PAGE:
June – August 2018

  • Planned remaining consultation workshops
  • Finalised reports for consultatio

September-December 2018

  • Held consultation workshops in Madrid, Athens, Budapest, Dublin and London
  • Revised systems maps and reports based on workshop outcomes
  • Drafted European report
  • Facing all the Facts conference

December 2018- December 2019

  • Finalised and published all outputs

Summary of outputs:

Eight graphics:

  • Journey of a Hate Crime Case’ – depicting the hate crime recording and data collection process from the victim perspective. The graphic illustrates the data and information that should be recorded and collected, the key stakeholders and the consequences of not recording (including English, Hungarian, Greek, Italian and Spanish versions).
  • Six national ‘systems maps’ (England and Wales, Greece, Hungary, Ireland, Italy and Spain) and one prototype – presenting the key stakeholders involved in the ‘system’ of hate crime recording and data collection and describing relationships across the system as ‘red’, ‘amber’ or ‘green’.

Six national reports

  • Reports on England and Wales, Greece, Hungary, Ireland, Italy, Spain – set out the background of national developments on hate crime recording and data collection, emerging themes from interviews with ‘change agents’, analysis of country systems maps and recommendations for action.

One European report

  • Sets out emerging themes across the six countries involved in the research and makes recommendations aimed at European policy makers and practitioners.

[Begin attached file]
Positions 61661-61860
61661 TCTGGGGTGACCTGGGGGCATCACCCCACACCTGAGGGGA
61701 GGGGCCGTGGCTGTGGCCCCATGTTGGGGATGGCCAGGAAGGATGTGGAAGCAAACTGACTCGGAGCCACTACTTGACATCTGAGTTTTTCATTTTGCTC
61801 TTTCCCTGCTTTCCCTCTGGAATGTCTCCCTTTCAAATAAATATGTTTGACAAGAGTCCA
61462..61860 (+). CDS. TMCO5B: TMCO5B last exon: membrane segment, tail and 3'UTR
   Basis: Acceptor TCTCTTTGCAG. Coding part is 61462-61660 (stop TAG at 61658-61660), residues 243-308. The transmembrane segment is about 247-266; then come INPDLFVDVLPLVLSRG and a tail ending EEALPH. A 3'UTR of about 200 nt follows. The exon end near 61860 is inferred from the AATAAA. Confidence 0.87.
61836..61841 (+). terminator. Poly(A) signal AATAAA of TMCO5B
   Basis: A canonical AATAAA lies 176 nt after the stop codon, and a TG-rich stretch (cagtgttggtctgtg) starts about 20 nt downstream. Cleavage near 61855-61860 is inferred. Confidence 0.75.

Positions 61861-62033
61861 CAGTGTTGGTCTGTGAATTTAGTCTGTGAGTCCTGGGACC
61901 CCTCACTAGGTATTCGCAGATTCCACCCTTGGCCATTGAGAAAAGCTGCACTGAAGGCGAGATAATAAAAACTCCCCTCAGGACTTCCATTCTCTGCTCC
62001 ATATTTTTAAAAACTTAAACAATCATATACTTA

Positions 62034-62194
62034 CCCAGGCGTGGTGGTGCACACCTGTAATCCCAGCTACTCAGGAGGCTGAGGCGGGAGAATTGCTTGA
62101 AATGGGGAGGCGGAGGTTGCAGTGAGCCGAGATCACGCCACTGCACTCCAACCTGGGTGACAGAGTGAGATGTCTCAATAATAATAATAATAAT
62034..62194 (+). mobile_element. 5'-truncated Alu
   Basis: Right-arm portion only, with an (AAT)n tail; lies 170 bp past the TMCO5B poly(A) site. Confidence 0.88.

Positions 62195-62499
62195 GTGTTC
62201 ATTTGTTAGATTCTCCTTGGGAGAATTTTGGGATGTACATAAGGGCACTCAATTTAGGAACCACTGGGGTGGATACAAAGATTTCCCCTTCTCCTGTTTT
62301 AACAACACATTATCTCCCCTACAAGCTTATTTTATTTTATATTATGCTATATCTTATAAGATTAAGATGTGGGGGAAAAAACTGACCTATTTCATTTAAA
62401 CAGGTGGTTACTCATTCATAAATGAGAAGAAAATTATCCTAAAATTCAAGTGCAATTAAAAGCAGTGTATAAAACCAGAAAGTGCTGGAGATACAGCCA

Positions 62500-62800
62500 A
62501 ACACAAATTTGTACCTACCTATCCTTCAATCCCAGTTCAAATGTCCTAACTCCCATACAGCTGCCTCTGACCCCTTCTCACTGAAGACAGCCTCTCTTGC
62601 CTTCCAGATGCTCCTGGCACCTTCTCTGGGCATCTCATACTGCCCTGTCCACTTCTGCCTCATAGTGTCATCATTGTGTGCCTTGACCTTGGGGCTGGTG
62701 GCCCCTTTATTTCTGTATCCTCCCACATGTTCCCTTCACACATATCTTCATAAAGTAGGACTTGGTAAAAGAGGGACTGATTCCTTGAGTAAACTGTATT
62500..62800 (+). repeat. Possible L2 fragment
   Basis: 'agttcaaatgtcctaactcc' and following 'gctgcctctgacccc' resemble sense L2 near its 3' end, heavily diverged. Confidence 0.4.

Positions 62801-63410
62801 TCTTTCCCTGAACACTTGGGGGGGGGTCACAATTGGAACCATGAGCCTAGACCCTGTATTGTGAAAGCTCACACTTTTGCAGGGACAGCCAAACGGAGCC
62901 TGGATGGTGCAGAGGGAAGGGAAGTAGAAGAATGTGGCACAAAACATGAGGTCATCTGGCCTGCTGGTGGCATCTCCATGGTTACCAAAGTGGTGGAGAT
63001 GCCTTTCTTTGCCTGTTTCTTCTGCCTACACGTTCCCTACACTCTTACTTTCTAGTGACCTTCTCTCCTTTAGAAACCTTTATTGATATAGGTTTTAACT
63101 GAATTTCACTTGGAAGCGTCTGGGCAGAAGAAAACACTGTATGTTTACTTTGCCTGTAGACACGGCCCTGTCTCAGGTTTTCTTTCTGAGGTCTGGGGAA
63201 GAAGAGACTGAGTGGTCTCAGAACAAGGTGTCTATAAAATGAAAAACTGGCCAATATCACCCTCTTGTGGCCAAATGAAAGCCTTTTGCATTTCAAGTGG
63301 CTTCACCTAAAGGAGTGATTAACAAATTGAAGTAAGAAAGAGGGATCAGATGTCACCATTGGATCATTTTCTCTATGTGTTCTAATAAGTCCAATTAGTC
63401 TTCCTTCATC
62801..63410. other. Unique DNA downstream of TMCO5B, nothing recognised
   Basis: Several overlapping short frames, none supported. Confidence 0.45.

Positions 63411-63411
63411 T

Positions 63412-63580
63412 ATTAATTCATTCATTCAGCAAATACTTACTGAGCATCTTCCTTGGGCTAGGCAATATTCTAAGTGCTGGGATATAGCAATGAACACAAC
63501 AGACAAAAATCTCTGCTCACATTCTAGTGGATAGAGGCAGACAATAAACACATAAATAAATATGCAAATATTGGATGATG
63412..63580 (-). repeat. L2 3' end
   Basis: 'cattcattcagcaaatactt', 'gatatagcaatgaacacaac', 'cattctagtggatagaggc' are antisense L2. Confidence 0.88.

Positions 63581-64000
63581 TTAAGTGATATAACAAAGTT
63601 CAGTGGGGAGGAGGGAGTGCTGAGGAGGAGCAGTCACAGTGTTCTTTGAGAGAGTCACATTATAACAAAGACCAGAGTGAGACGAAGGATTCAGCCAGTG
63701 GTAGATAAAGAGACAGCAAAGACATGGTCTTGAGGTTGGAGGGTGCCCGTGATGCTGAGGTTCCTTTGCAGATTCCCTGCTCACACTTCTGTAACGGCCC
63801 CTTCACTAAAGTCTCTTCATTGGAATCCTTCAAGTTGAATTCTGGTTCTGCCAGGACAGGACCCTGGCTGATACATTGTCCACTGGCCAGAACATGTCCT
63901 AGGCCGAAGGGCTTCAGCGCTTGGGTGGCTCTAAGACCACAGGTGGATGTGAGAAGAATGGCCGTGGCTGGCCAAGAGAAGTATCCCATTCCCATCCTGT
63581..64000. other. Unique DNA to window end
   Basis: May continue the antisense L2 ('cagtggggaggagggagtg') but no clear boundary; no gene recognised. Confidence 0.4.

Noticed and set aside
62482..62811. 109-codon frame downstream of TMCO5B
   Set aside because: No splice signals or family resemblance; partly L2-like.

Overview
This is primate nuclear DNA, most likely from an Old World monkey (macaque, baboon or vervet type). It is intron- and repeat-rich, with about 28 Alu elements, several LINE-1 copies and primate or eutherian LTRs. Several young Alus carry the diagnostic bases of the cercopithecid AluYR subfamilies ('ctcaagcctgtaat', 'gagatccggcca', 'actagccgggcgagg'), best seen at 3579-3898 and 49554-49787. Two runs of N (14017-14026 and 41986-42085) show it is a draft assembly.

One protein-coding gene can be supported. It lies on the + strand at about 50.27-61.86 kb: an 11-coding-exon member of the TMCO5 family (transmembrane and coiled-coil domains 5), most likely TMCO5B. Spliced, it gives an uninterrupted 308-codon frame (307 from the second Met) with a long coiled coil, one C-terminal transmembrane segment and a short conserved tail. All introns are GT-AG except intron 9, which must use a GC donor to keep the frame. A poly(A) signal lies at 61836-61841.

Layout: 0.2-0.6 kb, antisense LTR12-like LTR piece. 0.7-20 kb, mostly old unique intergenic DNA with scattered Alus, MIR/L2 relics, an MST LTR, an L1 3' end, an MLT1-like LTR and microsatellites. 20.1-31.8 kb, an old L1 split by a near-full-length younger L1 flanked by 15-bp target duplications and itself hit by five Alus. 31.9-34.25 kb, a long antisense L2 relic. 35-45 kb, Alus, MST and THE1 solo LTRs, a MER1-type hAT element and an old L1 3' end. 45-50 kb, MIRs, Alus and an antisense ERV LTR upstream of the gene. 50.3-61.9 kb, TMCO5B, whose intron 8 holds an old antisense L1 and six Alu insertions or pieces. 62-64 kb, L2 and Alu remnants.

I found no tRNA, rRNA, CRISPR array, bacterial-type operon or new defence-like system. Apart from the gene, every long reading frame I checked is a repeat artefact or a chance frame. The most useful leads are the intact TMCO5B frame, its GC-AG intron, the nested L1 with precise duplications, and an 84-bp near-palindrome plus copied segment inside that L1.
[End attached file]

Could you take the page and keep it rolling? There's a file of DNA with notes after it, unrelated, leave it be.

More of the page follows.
Two ‘How to’ guides for group work at the national, regional/ local level:

  • Mapping the journey of a hate crime case from the victim perspective and identifying strengths and weaknesses in national processes.
  • Mapping the key stakeholders and most important relationships in national hate crime recording and data collection systems; co-diagnosing strengths and weaknesses and co-prioritising actions for improvement.

One comprehensive self-assessment framework based on all relevant norms and standards on hate crime reporting, recording and data collection.

Online learning on hate crime recording and data collection for decision-makers

  • 1-2 hour online course that draws on learning from research outputs including the Journey and systems graphics and good practice case studies to support learners to explore principles of hate crime recording and data collection, relevant international norms and standards, and how to strengthen meaningful and effective cooperation across institutional boundaries.

Innovative research methodology

The project combined traditional research methods, such as interviews and desk research, with an innovative combination of methods drawn from participatory research and design research.[2]

Desk research underpinned the production of a set of standards derived from existing normative obligations and commitments on hate crime reporting, recording and data collection that were used in participatory activities to highlight to gaps and opportunities for improvement in national ‘systems’.[3]

Interviews with ‘change agents’ were used to understand what factors support or undermine cooperation between CSOs and public authorities around hate crime reporting and recording (at least 5 per project country, 32 in total).